In 1947, India became independent after some 200 years of British rule. In this photo, a shopkeeper displays Indian flags at the entrance of his shop in Jammu, India, Saturday, Aug.13, 2016. Shops across the country are laden with flags and other festive paraphernalia as India prepares to celebrate its Independence Day on Aug. 15. (AP Photo/Channi Anand) (AP/Channi Anand)
Peter Leibing, German press photographer in Hamburg, Germany, poses on April 15, 1962 with a copy of his dramatic shot of a communist East German army soldier clearing barbed wire at the Berlin sector border. Leibing made this picture when assigned to Berlin during dramatic August 1961 days, when the Reds set up the wall. The picture won him several prizes among them first prize of America's NPPA (National Press Photographers Association) as was announced on April 14, 1962. (AP Photo/Helmuth Lohmann)
In 1961, as workers began constructing a Berlin Wall made of concrete, East German soldier Conrad Schumann leapt to freedom over a tangle of barbed wire in a scene captured in a famous photograph. Peter Leibing, German press photographer in Hamburg, Germany, poses on April 15, 1962 with a copy of his dramatic shot of a communist East German army soldier clearing barbed wire at the Berlin sector border. Leibing made this picture when assigned to Berlin during dramatic August 1961 days, when the Reds set up the wall. The picture won him several prizes among them first prize of America’s NPPA (National Press Photographers Association) as was announced on April 14, 1962. (AP Photo/Helmuth Lohmann) (AP/Helmuth Lohmann)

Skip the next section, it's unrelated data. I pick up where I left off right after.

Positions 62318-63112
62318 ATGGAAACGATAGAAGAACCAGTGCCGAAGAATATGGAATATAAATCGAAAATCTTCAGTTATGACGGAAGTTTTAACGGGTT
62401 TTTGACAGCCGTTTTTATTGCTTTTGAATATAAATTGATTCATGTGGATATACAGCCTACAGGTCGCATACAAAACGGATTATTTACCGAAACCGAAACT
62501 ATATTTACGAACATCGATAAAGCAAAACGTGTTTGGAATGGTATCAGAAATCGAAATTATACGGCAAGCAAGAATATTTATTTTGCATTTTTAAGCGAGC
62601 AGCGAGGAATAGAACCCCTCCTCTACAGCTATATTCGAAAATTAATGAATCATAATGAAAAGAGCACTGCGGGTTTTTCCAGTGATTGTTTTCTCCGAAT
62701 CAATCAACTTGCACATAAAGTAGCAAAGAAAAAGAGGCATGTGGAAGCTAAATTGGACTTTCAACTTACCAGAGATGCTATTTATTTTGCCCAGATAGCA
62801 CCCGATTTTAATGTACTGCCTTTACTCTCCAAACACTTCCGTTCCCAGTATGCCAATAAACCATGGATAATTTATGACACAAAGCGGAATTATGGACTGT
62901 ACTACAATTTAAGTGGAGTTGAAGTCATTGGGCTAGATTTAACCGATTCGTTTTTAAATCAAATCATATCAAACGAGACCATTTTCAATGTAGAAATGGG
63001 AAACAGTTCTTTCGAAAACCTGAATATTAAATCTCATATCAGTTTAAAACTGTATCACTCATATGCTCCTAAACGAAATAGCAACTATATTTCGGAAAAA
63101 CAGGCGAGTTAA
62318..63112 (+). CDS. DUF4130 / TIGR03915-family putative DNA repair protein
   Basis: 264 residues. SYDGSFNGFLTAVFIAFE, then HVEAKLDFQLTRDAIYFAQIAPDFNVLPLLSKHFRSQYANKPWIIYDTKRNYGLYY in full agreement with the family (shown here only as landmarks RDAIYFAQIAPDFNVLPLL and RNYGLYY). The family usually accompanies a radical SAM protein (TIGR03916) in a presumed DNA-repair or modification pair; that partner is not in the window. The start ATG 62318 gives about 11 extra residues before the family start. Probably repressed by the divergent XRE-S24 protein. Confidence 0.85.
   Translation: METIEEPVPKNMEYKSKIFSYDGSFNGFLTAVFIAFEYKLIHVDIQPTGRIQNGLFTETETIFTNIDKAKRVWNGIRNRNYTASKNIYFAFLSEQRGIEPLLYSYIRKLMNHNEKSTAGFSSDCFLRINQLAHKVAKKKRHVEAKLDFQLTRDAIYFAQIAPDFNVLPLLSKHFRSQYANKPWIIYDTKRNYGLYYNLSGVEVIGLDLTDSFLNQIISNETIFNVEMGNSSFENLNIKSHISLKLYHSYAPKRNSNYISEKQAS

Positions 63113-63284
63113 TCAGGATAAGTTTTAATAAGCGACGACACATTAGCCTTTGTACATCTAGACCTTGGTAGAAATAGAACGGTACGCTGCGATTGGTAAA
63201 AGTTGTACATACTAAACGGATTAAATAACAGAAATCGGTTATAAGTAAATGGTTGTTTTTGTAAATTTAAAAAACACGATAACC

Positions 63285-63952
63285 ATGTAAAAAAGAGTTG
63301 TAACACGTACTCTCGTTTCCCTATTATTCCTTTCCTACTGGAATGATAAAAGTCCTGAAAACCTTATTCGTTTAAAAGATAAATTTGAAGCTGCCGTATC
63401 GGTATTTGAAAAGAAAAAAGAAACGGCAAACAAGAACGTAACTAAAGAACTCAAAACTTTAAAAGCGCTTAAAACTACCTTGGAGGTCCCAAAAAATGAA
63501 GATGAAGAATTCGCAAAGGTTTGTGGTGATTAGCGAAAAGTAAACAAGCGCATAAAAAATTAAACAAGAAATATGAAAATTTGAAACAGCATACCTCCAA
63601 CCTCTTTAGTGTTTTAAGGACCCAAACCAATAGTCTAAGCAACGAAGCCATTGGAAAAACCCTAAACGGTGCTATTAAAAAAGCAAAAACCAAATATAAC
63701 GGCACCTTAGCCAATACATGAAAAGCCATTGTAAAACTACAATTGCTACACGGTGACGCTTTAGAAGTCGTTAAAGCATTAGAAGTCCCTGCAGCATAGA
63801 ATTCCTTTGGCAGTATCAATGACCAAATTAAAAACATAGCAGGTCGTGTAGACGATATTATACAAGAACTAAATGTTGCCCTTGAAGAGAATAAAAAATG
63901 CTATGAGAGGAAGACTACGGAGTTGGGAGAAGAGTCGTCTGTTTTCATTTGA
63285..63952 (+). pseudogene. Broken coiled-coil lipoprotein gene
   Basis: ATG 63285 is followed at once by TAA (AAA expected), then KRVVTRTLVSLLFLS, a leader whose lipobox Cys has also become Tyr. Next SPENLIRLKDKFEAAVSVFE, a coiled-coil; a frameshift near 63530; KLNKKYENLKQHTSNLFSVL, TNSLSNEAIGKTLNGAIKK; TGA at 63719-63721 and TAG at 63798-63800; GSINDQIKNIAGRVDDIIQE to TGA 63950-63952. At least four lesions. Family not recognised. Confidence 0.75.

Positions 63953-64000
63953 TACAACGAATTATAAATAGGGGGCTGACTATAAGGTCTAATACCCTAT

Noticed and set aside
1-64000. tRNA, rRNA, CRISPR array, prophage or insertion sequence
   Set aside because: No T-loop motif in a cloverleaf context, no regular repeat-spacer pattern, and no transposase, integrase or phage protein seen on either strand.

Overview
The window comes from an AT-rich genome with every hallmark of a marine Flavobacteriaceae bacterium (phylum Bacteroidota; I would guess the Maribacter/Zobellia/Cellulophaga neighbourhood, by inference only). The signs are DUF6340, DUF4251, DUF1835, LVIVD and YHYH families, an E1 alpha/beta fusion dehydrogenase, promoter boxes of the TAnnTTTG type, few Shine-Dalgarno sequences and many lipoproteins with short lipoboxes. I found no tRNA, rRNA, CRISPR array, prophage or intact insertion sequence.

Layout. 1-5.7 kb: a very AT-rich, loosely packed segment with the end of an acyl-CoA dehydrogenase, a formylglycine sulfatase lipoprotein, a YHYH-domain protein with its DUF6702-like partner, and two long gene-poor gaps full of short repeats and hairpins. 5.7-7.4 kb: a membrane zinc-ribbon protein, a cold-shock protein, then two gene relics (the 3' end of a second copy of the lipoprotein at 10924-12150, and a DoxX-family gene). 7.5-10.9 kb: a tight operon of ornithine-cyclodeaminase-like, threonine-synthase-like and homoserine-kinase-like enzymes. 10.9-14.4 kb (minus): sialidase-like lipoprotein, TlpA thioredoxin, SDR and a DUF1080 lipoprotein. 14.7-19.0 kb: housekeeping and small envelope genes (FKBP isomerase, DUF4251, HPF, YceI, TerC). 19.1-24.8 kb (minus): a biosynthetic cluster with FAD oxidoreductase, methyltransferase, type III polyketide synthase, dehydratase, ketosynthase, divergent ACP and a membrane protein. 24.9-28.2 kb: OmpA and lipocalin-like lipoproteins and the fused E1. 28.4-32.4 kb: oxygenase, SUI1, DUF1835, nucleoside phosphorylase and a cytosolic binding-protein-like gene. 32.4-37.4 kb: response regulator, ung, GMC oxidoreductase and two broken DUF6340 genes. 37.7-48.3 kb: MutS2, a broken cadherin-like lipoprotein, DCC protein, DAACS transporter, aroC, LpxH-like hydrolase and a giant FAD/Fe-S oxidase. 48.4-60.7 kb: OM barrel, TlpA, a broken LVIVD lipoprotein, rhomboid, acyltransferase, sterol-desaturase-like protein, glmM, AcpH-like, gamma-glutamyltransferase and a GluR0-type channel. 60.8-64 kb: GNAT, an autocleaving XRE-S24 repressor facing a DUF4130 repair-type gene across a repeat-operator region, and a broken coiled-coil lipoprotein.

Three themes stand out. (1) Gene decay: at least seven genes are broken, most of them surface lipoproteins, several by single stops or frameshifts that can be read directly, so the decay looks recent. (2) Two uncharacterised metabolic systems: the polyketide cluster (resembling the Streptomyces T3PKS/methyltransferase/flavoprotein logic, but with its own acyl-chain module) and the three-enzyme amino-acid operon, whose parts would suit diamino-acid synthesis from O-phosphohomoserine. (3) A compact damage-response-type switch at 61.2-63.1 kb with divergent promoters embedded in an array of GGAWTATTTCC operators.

August 1969: A group of friends sitting by their car at the Woodstock Music and Arts Fair, one of them is giving a peace sign. (Photo by Three Lions/Getty Images)